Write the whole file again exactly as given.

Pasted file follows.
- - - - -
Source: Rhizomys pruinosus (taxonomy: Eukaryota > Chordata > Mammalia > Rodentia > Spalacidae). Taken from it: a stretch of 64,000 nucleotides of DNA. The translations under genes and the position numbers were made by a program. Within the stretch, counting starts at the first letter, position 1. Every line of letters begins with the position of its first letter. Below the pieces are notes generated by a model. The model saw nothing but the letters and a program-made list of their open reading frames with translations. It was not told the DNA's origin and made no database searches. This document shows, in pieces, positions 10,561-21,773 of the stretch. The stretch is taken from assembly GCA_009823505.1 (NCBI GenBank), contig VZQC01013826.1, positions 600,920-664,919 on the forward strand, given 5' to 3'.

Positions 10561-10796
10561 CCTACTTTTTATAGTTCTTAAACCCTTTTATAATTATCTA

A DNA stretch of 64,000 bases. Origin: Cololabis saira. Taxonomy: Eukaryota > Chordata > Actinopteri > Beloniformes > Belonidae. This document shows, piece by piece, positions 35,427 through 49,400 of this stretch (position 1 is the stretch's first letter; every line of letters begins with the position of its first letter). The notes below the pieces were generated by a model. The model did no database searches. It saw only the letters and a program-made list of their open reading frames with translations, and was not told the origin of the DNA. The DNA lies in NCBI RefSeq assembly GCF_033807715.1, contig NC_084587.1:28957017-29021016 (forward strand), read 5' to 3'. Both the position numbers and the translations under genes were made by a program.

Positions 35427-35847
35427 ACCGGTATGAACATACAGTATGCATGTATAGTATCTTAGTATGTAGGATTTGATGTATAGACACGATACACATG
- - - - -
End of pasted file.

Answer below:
Source: Rhizomys pruinosus (taxonomy: Eukaryota > Chordata > Mammalia > Rodentia > Spalacidae). Taken from it: a stretch of 64,000 nucleotides of DNA. The translations under genes and the position numbers were made by a program. Within the stretch, counting starts at the first letter, position 1. Every line of letters begins with the position of its first letter. Below the pieces are notes generated by a model. The model saw nothing but the letters and a program-made list of their open reading frames with translations. It was not told the DNA's origin and made no database searches. This document shows, in pieces, positions 10,561-21,773 of the stretch. The stretch is taken from assembly GCA_009823505.1 (NCBI GenBank), contig VZQC01013826.1, positions 600,920-664,919 on the forward strand, given 5' to 3'.

Positions 10561-10796
10561 CCTACTTTTTATAGTTCTTAAACCCTTTTATAATTATCTA

A DNA stretch of 64,000 bases. Origin: Cololabis saira. Taxonomy: Eukaryota > Chordata > Actinopteri > Beloniformes > Belonidae. This document shows, piece by piece, positions 35,427 through 49,400 of this stretch (position 1 is the stretch's first letter; every line of letters begins with the position of its first letter). The notes below the pieces were generated by a model. The model did no database searches. It saw only the letters and a program-made list of their open reading frames with translations, and was not told the origin of the DNA. The DNA lies in NCBI RefSeq assembly GCF_033807715.1, contig NC_084587.1:28957017-29021016 (forward strand), read 5' to 3'. Both the position numbers and the translations under genes were made by a program.

Positions 35427-35847
35427 ACCGGTATGAACATACAGTATGCATGTATAGTATCTTAGTATGTAGGATTTGATGTATAGACACGATACACATG